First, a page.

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Carry cash, fear seizure
August, 25th 2007

There is no law which prescribes a ceiling on the cash that one person can accumulate and carry.

Revenue officials belonging to Customs Revenue Intelligence and the Income-Tax Department entertain a peculiar notion that any person found in possession of large amounts of cash must be a tax-evader.

There is no law which prescribes a ceiling on the cash that one person can accumulate and carry.

Yet, there have been several instances where the I-T Department considered the very possession of cash as violation of the law.

Cash seized

Dr D. C. Srivastava, running a nursing home in Lucknow along with his wife, wanted to fly from Lucknow to Delhi by Air Sahara flight on February 21, 2006,. The flight was cancelled and he was advised to board the Jeddah-Delhi international flight. He was required at the security check to submit the requisite declaration form.

He declared before Customs that he was carrying Rs 10 lakh in cash in his briefcase. He produced a photocopy of PAN card and informed the Customs officials that the Rs 10 lakh formed a part of his income. He was made to wait in the chamber of the Customs officials. The officials then faxed an intimation to the Joint Director (Investigation), I-T Department, Lucknow, stating that the doctor was carrying Rs 10 lakh.

After a prolonged wait, officers of the I-T Department arrived on the scene with an authorisation from the Director of Income-tax, (Investigation), Kanpur, and seized the cash from the doctor in spite of his strong protests.

Action challenged

The doctor filed a writ petition before the Allahabad High Court challenging the action of the I-T Department as arbitrary and illegal. He pointed out that the Rs 10 lakh was disclosed to the Customs authorities through the declaration form at the security check. His annual income for 2005-06 was Rs 12,77,926 and that of his wife Rs 23,58,483. The nursing home had declared an income of Rs 7,99,410.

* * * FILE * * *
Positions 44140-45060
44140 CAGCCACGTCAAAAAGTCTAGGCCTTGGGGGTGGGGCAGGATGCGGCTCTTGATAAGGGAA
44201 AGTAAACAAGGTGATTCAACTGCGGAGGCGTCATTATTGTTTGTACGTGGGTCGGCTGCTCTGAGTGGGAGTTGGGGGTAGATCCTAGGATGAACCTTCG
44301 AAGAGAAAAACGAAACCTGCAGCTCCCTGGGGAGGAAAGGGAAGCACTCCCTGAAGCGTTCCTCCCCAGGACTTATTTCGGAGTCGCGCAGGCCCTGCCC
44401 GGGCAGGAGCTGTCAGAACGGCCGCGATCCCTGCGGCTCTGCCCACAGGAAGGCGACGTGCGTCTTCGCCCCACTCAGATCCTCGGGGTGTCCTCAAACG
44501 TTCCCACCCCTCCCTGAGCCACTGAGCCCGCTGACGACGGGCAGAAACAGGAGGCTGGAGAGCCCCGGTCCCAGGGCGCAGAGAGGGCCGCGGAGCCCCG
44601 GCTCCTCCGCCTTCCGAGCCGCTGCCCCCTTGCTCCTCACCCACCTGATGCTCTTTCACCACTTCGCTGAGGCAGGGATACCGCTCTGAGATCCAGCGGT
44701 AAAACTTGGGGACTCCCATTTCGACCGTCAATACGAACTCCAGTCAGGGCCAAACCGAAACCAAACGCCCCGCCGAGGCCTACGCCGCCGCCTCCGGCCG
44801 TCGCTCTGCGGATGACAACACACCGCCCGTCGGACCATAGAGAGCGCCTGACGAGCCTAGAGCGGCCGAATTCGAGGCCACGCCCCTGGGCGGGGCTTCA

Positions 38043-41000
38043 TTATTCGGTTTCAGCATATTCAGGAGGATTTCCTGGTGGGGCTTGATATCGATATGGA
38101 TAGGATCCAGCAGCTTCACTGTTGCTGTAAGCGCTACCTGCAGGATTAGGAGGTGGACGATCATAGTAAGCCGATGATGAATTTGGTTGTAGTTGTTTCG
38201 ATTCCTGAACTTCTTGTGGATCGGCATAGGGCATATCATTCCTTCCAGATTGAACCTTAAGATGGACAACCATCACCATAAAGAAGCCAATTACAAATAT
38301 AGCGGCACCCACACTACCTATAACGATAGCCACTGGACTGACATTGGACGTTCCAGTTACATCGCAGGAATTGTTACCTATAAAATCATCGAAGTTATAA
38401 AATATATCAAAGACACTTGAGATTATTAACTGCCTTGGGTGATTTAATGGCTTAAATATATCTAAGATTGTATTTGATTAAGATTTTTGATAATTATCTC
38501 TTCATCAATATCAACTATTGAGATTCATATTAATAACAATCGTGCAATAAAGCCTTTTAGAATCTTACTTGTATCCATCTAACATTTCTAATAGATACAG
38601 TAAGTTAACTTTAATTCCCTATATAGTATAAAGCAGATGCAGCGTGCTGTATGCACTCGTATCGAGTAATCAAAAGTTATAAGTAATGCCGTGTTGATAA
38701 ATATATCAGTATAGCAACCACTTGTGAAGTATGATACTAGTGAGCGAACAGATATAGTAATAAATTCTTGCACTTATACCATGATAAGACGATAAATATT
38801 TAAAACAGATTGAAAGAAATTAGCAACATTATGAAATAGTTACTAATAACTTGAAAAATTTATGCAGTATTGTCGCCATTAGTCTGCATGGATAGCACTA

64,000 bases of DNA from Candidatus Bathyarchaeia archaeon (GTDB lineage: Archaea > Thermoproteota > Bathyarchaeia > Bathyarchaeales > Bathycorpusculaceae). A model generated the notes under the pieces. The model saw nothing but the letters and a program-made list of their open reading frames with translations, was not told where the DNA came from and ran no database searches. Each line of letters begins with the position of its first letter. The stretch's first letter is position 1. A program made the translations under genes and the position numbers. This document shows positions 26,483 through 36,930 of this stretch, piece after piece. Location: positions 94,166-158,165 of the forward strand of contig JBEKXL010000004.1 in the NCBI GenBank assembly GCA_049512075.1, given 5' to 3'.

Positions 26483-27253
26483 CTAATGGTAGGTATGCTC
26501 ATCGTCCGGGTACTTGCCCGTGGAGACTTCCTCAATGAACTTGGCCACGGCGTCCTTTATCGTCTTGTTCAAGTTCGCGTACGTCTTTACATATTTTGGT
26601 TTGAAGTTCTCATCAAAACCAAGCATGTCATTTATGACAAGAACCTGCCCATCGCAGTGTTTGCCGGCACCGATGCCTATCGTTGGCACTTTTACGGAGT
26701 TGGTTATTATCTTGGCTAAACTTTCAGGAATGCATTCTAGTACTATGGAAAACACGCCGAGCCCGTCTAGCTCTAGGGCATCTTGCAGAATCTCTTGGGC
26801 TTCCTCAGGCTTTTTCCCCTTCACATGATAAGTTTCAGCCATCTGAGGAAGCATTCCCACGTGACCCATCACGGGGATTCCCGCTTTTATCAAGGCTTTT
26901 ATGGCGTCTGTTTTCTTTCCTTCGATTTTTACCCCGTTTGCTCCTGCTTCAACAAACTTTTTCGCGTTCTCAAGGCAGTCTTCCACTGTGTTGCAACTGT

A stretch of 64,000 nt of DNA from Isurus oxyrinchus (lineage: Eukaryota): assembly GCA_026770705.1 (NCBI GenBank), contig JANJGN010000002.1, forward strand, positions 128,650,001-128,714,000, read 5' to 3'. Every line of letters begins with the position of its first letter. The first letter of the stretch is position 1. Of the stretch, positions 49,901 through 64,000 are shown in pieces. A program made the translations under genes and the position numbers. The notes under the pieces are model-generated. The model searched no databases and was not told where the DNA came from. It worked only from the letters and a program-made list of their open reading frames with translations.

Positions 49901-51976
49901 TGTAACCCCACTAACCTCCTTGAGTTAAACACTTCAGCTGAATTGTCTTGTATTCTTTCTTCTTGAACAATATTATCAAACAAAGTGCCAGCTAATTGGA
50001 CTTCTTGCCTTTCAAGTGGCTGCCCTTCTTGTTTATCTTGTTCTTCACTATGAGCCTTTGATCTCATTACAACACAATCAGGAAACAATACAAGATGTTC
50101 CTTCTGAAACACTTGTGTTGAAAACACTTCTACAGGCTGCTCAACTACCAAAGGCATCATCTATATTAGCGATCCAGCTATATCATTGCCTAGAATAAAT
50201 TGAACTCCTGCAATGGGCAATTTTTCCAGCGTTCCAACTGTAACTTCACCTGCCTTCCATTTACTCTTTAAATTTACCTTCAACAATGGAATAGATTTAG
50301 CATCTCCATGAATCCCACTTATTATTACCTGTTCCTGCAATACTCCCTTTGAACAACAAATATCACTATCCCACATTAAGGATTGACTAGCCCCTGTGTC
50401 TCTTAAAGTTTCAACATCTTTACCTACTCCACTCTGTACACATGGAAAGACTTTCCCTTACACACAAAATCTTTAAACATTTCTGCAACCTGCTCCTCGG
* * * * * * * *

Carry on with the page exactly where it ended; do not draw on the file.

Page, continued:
The doctor submitted that there was no material before the tax authorities for initiating proceedings under Section 132 of the I-T Act, 1961 except the information communicated by the Customs officials. The I-T Department argued that there was sufficient material before the Director of Income-tax (Investigation) to authorise the search and seizure.

The doctor was carrying undisclosed money and suspicion was roused because he was trying to cancel the Jeddah-Delhi ticket. According to the Department, the Rs 10 lakh was not mentioned in the books of accounts and hence it would not have been disclosed in the return.

Search warrant

The Allahabad High Court examined the law with regard to the issue of search warrant under Section 132 of the Act.

It pointed out that the mere possession of cash could hardly be said to constitute information sufficient enough to infer that the cash represented income, which would not be disclosed for the purpose of the Act. This will be the position even if it is assumed that the said amount was not reflected in the books of accounts.

The court found that the condition precedent for the exercise of the power under Section 132 was lacking in the instant case. Before search is authorised, the Director must, on the relevant material, have reason to believe that the person concerned would not disclose his income.

Search and seizure cannot be a fishing expedition. If the reason to believe comes into existence later, that is, after issuance of the warrant of authorisation, the entire search and seizure will be illegal.

There was no sufficient material before the tax officials to believe that the doctor has not or would not disclose the income.

The court allowed the writ petition and quashed the proceedings initiated by the issue of a search warrant dated December 21, 2006, in Form No. 45 under Section 132. The I-T Department was directed to refund the Rs 10 lakh to the doctor, but the doctor had to fight a legal battle for 10 months to get back the cash.

Writ petition

Courts have been holding that the validity of search and seizure operations is neither a jurisdictional fact nor adjudicatory fact within the parameters of assessment proceedings.

There can be no appeal against the validity of search and seizure. It cannot be dwelled upon or delved into an appeal.

A search operation can only partake of the nature and character of adjudicatory fact to the limited extent whether such search and seizure had taken place and what had been found during search and seizure (Gaya Prasad Pathak vs Assistant Commissioner of Income-tax 162 Taxman 307 MP).

This means that arbitrary action under Section 132 can be challenged only by way of a writ petition in the High Court, as was done by the Lucknow doctor.

It is necessary that the Central Board of Direct Taxes (CBDT) takes note of the above case and issues instructions to tax officials not to harass passengers carrying cash.

T. C. A. Ramanujam
(The author is a former Chief Commissioner of Income-Tax.)

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